The game (formerly known as Lost Mars) is based on an extraordinarily unlikely combination: Martian cave exploration and gardening. Just ... stare at that sentence for a second. Enjoy the cognitive dissonance.
All right, now that you've absorbed it. Liang is a researcher, following the tracks of a lost AI drone into the twisting subterranean expanse under the surface of Mars. Armed with a link to your base, research from the drone, and frequently updated computer analysis, Liang goes ever deeper into the caves, discovering a curious assortment of plant life.
In order to open "cerebrane" barriers and continue on your mission, you must increase the biomass of each area, by harvesting seeds from various exotic Martian plants and planting them in fertile spots of ground. The plants range wildly in behavior and properties, from ambulatory, seed-eating critters to water-producing vines, to aggressive plants that snap at you as you try to pass. Each one adds a different amount of biomass to your total, and growing the proper concentration and number of various weird alien flora forms an enjoyably light puzzle element.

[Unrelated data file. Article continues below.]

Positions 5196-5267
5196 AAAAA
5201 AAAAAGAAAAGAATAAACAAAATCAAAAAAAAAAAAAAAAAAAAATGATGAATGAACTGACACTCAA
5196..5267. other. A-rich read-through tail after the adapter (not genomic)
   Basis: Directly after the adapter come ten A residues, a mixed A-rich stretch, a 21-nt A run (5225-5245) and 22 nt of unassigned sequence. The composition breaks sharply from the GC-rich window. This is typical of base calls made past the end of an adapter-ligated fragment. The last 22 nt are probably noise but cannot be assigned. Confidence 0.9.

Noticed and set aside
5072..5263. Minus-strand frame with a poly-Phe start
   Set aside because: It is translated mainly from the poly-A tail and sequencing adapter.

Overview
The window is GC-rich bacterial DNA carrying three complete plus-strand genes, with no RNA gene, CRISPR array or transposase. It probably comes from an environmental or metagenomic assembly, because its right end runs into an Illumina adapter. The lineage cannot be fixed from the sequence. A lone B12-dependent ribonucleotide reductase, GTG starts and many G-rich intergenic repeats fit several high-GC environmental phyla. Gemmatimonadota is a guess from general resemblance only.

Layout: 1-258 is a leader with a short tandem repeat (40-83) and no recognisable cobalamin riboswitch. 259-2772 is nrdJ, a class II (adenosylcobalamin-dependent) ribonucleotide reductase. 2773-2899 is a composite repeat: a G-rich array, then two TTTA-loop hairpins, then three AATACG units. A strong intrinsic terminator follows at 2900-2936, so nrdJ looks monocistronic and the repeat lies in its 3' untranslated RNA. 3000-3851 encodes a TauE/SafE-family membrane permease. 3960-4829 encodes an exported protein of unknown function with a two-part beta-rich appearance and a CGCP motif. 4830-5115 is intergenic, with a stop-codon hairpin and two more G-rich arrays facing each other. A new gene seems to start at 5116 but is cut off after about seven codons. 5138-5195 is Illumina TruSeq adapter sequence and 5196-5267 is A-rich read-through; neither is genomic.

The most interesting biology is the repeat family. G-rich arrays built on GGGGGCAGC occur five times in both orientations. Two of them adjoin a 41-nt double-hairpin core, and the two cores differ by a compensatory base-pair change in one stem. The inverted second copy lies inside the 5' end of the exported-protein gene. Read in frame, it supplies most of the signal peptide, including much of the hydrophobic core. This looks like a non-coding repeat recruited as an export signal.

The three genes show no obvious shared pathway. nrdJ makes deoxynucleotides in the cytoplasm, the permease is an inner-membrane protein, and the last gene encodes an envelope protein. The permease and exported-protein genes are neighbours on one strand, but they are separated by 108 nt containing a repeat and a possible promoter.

For example, you will have to feed the little walking guys seeds from another plant in order to induce reproduction, and so to get the other plant to produce seeds, you need to plant a water-producing seed, then water the other plants to make them seed. The game gently, gradually introduces more varieties of plant life throughout.
Movement from plant to plant is done via jetpack, as you touch and hold the screen to point to where you'd like Liang to go. Most of the time, this is fine and allows you to focus on the beautiful, parallaxing red rock environments -- however, sometimes I found myself unable to avoid a falling rock or drip of acid because of haphazard jetpacking. The jetpack has never been a precision instrument.
Throughout, you get a dialogue-driven story, as Liang coordinates with Amani at the outpost topside, and with a somewhat loopy computer. The dialogue is believable, interesting, and often funny -- and delivered in quick text windows that don't interrupt the action for too long. I was going to call this the most interesting story I've seen in an iPhone game, but then I couldn't really remember any other iPhone game stories, so maybe that's faint praise.
I don't mind telling you that I haven't finished this game -- Portabliss is about recommending games rather than reviewing them, and I can already heartily recommend Waking Mars. Besides, I have a flight coming up, and I'm kind of saving this.
Waking Mars is available on the iTunes App Store as a universal app for $4.99. We're always looking for new distractions. Want to submit your game for Portabliss consideration? You can reach us at portabliss aat joystiq dawt com.